Research ArticleCholesterol Metabolism

Neuregulin-activated ERBB4 induces the SREBP-2 cholesterol biosynthetic pathway and increases low-density lipoprotein uptake

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Science Signaling  03 Nov 2015:
Vol. 8, Issue 401, pp. ra111
DOI: 10.1126/scisignal.aac5124

Providing cholesterol for proliferation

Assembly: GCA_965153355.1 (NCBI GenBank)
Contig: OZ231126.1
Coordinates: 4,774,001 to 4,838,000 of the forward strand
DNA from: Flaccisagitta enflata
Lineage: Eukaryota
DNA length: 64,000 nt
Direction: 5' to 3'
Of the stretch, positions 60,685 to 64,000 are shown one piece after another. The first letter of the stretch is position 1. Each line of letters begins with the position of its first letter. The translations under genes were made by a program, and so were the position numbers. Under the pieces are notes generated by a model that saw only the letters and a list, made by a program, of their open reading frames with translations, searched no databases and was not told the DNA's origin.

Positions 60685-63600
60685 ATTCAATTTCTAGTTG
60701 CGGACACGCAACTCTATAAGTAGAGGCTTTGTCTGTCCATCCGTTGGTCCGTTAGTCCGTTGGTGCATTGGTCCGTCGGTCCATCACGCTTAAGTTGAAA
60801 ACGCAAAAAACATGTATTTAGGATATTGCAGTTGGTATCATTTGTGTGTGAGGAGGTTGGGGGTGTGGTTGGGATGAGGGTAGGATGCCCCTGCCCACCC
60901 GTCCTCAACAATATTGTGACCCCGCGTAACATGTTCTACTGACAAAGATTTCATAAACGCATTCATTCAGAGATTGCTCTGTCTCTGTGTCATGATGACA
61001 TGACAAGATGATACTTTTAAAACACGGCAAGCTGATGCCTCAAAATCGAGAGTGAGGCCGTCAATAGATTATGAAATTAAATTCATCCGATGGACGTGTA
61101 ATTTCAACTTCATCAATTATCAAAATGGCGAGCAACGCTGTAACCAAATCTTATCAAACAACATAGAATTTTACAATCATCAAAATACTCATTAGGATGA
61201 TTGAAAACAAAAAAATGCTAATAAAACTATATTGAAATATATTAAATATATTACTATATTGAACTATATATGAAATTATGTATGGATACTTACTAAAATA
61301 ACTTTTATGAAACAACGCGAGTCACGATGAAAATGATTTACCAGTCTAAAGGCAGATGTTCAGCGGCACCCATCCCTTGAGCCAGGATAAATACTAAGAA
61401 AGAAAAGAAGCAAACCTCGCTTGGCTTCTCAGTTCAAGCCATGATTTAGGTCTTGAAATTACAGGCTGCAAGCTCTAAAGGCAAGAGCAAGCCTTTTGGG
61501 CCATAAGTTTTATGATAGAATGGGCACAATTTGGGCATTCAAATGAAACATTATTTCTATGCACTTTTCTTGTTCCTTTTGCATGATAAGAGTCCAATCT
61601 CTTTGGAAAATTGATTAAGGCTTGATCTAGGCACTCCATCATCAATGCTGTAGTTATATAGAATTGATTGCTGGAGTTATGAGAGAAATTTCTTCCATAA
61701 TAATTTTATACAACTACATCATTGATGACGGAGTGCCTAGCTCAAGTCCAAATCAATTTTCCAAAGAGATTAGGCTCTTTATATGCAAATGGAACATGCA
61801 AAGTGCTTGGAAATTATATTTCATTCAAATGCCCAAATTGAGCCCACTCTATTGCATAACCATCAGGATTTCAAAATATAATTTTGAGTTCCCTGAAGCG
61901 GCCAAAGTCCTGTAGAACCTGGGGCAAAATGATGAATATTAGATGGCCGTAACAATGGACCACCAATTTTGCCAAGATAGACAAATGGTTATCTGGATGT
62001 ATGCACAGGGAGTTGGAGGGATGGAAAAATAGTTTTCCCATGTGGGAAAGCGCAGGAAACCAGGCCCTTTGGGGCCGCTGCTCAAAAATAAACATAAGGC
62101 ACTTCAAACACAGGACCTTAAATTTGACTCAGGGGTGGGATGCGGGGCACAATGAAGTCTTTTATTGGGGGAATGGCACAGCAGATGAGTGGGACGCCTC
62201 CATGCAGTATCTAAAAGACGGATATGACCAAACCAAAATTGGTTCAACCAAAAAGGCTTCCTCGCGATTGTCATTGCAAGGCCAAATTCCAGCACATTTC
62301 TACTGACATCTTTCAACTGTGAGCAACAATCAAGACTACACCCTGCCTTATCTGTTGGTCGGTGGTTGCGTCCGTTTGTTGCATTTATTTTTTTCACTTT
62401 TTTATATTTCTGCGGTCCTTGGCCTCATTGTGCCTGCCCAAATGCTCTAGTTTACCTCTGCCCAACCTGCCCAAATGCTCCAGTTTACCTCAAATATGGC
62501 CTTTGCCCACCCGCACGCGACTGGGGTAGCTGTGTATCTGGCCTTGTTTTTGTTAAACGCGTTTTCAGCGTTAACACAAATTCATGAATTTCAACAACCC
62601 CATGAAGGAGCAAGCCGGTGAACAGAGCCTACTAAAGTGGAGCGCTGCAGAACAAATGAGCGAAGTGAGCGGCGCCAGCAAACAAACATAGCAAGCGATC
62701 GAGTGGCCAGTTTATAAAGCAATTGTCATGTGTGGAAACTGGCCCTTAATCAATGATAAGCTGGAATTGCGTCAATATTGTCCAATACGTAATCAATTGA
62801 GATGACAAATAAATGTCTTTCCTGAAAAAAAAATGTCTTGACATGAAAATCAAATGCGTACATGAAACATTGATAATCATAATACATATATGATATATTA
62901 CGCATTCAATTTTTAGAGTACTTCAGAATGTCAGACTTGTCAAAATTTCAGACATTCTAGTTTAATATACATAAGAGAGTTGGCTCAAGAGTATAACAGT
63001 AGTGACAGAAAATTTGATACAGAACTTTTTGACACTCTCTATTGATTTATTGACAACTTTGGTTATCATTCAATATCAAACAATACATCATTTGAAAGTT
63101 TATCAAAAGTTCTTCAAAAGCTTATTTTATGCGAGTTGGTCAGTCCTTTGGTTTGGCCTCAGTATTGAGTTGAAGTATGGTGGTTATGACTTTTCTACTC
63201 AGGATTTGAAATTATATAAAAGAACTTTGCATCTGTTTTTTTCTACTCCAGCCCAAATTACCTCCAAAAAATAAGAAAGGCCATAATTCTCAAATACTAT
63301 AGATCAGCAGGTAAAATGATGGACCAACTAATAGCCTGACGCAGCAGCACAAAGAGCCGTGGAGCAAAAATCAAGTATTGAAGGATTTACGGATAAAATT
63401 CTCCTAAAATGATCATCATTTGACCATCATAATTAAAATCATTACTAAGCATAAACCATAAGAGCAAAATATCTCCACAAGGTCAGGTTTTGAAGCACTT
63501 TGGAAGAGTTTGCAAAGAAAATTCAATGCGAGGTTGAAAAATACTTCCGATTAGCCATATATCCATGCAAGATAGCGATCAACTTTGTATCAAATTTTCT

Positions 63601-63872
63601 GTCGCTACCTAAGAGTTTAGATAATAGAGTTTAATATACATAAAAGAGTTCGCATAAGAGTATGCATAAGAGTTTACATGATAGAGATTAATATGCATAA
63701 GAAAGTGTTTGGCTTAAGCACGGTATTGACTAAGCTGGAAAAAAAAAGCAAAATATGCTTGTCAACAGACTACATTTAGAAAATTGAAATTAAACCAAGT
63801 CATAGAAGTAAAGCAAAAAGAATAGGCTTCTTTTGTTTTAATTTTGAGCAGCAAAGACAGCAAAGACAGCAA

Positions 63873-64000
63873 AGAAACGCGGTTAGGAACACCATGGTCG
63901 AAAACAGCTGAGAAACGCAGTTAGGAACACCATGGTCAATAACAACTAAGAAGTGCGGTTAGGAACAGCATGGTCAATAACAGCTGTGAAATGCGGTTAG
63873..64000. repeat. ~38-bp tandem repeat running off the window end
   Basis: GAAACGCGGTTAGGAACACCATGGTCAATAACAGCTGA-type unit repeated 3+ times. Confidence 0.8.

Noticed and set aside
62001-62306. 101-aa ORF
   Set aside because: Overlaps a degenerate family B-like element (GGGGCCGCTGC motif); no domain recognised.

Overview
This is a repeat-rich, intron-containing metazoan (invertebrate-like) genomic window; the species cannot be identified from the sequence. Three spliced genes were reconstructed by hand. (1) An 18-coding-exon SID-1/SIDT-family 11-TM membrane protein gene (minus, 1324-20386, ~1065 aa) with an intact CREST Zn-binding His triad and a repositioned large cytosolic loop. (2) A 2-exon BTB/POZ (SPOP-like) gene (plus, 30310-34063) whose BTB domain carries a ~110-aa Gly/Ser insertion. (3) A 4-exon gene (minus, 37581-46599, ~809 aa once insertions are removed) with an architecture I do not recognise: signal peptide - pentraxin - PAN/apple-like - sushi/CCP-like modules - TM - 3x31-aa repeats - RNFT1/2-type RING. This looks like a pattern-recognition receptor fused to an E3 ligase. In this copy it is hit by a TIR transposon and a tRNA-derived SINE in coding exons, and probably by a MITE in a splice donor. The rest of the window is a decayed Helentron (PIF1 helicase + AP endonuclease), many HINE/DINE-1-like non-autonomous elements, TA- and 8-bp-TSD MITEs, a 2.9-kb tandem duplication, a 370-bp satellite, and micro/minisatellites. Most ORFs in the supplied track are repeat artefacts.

Although cholesterol has received a lot of bad press, this lipid molecule is actually an essential component of cellular membranes. Growing or dividing cells need more cholesterol than quiescent cells. The activity of epidermal growth factor receptor (EGFR) family members stimulates cell proliferation in physiological and pathophysiological contexts, such as cancer. Haskins et al. found that neuregulin 1 (NRG1)–mediated activation of the EGFR member ERBB4 stimulated the transcription factor SREBP-2, which enhanced the expression of the receptor needed to uptake cholesterol-rich low-density lipoproteins and genes involved in cholesterol biosynthesis in cultured breast epithelial cells. Pharmacological inhibition of EGFR activity or SREBP-2 activity suppressed the NRG1-mediated induction of cholesterol synthesis–related genes. Thus, EGFR signaling alters cellular lipid metabolism, enabling cells to acquire or synthesize molecules necessary for proliferation.

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